Year-End Review: 4 Questions to Ask as You Audit Your Data Backups

data backupsYear-End Review: 4 Questions to Ask as You Audit Your Data Backups

 

Whatever your current solution for data backups, it is critical to perform a yearly review to safeguard your data.  Below, we’ve provided some key questions to ask as you audit your backup procedures, to ensure that your essential files will be there when you need them most.

  1. How often do you test restore your data?

You’d be surprised how many organizations have never tested their backup systems. They monitor that the backups are performed on schedule, but neglect to test that the backup will restore into a usable format. On more than one occasion, our test restore of a client’s data has revealed corrupted or unusable formats, rendering those routine backups completely useless. This is why Azureity performs random monthly checks on all of our clients’ data, from regular file tests to entire drive restores.

  1. How much time would it take to restore your data?

These same companies (many of whom use an off-site backup solution) have never tested how long a restore will take in the event of an emergency. Many realize, too late, that their current system requires weeks or even months to restore their data. (Remember, Internet speeds vary between uploading and downloading, and planned backups are usually scheduled in small change files during off-hours.)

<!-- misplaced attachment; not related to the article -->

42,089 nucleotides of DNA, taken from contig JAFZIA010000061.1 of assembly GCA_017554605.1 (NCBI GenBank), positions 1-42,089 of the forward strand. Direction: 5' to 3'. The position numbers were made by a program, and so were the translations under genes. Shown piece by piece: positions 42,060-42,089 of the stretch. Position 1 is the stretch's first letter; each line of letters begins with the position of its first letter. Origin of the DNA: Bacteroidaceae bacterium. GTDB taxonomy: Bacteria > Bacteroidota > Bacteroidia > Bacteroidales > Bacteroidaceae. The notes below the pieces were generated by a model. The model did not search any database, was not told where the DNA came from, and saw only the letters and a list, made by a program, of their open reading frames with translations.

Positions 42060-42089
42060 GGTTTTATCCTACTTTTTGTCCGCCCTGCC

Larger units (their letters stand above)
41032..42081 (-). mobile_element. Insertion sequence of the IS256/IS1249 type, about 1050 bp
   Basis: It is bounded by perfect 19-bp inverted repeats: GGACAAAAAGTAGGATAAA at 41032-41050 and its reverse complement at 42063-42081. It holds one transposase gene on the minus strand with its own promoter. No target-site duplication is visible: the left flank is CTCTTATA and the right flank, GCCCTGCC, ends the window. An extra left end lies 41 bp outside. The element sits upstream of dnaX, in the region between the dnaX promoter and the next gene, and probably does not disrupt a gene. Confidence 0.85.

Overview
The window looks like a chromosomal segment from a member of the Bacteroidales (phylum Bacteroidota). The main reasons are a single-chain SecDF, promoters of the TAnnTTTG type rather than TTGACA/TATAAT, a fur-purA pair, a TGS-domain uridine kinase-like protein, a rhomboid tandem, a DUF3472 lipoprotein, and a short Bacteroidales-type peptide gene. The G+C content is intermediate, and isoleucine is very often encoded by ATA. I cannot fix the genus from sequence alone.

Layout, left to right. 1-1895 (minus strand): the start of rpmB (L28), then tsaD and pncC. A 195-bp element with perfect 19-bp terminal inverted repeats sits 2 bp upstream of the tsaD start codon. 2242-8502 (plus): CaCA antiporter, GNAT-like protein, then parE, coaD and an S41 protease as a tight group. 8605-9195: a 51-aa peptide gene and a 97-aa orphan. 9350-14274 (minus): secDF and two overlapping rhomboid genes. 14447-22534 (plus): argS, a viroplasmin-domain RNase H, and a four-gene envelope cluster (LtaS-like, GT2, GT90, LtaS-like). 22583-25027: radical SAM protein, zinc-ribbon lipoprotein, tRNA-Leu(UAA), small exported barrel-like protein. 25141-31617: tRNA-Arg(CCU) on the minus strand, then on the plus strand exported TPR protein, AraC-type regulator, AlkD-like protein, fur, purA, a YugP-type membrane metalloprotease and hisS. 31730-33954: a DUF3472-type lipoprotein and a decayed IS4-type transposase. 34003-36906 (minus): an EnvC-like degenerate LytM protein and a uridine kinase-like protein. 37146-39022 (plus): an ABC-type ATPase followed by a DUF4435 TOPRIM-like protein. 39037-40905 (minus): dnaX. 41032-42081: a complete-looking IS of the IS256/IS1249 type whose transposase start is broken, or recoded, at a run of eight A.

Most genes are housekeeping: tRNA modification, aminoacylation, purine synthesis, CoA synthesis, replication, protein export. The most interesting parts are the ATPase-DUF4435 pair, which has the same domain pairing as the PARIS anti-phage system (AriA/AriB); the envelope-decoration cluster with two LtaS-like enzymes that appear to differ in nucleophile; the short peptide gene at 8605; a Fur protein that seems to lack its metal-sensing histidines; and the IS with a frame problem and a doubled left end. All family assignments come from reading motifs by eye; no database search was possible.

Consider how much data you have, and how long it will take to download to new servers. Your current solution may replace damaged drives or servers, but if it takes a month to restore your data to a usable form, how useful is it? Because Azureity understands the impact of downtime on productivity, we offer virtual spin ups to a brand new server on the backup site, so you can begin using your data within hours from any secure Internet connection.

  1. What data is actually being backed up?

When your data backups were originally scheduled, someone determined what folders and directories you wanted to save. But, as often happens, any new folders that have since been created are likely not being captured in that backup. This common oversight is not usually discovered until the data becomes corrupt or is missing. It is a terrible feeling to realize that you are trying to restore desperately needed files that were never backed up.  It’s essential to have someone look at your current data backup locations regularly, and verify that all of your data and systems are included in your routine backups.

  1. Where are your backups stored?

While it can be helpful to have your data readily available with inline or near-line backups, make sure that a copy is securely stored offsite at least once a week. Smaller organizations should back up essential information monthly to a thumb drive, and store it in a different building than their primary data. Floods, fires, thefts and other catastrophes can be devastating enough, so take the steps to ensure that you can retain your data in the event of an emergency or disaster.

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